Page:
Sharing the Love, Locally

Even small, routine interactions can be meaningful

February is undisputedly the month where love takes center stage, at least commercially. Yes, Valentine’s Day may be what some call a “Hallmark holiday,” while single people may actually revel in their solitary status on a day devoted to showing outward expressions of love through cards, flowers, and gifts.

Yet the largeness of love can reverberate in many forms and it need not be limited to romantic love. The ancient Greeks had eight words that represented different types of love, one being philia (friendship) and agape, or selfless, universal love. This includes compassion and empathy, including for strangers, as well as love for nature or God.

Considering this, and bringing the focus to the business arena, how can we show our love for others this season, and beyond? Overall, bringing patience, understanding, and kindness to the forefront in all dealings, whether in business or not, should be a constant. We never know the individual challenges others are dealing with, but then add a pandemic and accompanying anxiety-producing worries…well, let’s just say we all are dealing with a disrupted reality and some are surely struggling more than others. 

With this in mind, showing selfless compassion is indeed a type of love. Those ancient Greeks were wise indeed. I have been recognizing, and trying to show as well, patience and kind dealings when I am out on errands or seeking to fill a need. Another simple step to take is buying locally and supporting those local businesses that are run by families, friends, and neighbors, whether a clothing store or auto shop. It’s great to have the world’s products accessible from your computer, but Amazon won’t walk back to the rack to get you the proper size or offer to see if they have your size in purple too. This is simply good customer service, but it seems many have forgotten how far it can go in making people feel appreciated.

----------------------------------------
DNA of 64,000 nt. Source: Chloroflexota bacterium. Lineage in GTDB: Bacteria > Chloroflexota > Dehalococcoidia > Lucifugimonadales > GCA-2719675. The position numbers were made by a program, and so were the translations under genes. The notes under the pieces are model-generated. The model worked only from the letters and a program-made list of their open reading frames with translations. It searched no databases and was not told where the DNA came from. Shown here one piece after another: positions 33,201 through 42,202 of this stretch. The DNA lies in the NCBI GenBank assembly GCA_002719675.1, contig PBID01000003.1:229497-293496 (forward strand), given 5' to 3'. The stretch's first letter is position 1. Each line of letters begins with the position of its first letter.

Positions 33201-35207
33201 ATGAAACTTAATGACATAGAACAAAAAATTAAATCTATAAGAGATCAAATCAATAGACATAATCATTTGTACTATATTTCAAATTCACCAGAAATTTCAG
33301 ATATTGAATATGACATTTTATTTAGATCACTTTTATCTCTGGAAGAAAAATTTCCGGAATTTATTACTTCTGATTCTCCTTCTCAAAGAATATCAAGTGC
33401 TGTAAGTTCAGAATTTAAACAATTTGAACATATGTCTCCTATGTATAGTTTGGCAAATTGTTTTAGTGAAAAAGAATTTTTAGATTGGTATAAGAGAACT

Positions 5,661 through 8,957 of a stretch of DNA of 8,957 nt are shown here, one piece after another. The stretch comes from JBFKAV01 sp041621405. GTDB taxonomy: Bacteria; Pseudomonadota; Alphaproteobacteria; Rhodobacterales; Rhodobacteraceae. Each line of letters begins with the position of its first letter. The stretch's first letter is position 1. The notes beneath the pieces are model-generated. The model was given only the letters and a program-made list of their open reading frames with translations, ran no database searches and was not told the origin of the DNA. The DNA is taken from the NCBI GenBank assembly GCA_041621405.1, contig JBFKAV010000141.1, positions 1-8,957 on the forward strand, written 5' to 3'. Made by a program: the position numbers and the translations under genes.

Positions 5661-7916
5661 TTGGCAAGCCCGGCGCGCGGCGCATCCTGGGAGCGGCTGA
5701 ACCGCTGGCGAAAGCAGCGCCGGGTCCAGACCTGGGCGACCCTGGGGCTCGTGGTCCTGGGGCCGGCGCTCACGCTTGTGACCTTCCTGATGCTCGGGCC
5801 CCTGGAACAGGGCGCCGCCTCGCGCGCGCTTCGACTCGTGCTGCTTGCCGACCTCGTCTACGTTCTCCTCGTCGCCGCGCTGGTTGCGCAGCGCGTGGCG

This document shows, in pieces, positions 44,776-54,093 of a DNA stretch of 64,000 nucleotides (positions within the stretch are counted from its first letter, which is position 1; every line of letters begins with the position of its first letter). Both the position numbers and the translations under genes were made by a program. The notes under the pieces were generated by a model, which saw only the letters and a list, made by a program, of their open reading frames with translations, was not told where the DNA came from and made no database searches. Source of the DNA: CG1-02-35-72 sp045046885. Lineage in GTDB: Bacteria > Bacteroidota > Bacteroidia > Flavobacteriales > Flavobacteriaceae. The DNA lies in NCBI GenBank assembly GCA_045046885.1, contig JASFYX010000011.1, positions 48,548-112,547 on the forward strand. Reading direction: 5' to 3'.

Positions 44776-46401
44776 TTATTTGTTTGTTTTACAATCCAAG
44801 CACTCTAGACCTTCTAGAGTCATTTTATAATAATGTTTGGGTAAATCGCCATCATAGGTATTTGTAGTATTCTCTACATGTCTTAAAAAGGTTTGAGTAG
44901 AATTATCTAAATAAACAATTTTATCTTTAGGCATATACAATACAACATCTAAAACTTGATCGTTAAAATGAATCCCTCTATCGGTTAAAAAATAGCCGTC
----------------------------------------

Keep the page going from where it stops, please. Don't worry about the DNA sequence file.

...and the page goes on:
Here are a few other examples of kindness and consideration, mostly shown to me by others.

When my car’s brakes starting scraping I called Junior’s Tires and had a kind and patient man take the time to tell me how they would evaluate, estimate, and share possible needed repairs. When I asked when they opened, hoping to drop my car off after taking my son to school, about 7:45 a.m., he said they opened at 8 a.m. but if I was 15-20 minutes early, that would still be okay—people would be there and I could come in as the door would be open. This kind of accommodation and considerate customer service no doubt has engendered loyalty and repeat customers.

Another example of much appreciated kindness resulted from a hasty trip to the grocery store to buy flowers for a friend when I realized I had missed her birthday by a day. It was a brisk 12 degrees out, and though I had been driving my car for about 10-15 minutes, the heat wasn’t really making a dent in the car’s cold air. Despite knowing flowers need special care in freezing conditions, I was in a rush and therefore justified that they should be okay if I quickly dashed to my car. 

But then Louis at Family Fare rang up my blooms and took the time to grab a floral sleeve, adding a colorful and protective layer, and also tucked a bag over the flowers’ tops to protect them from the biting cold. He told me it was his thing, taking the time to properly wrap flower purchases, and that if his manager thought he took a little longer with customers than other clerks, maybe too long, well, it was something important to him to do. 

I couldn’t believe my luck! If only Louis knew the backstory and how I, a one-time floral designer, knew how vital it is to care for flowers heading out into the cold of winter. 

I told him that I truly appreciated his thoroughness, and I really wanted to acknowledge this kind man, so I paused despite feeling rushed, glanced at his name tag and said, “Thank you, Louis, I truly appreciate your efforts.” What a simple thing too, just to use a person’s name, as everyone needs to be seen and appreciated. However basic their work may seem, those assisting us—whether clerk, waiter, or auto shop worker—should not be disregarded. 

Later, I thought how interesting it was that my intention and need dovetailed with Louis’ standards and efforts. What he did truly was important to me, and no doubt others who bought flowers and were lucky enough to have Louis give them some tender loving care.

That’s the thing about TLC, it’s easy to show and can, and should, grace all our human interactions, because we all need a little extra love these days.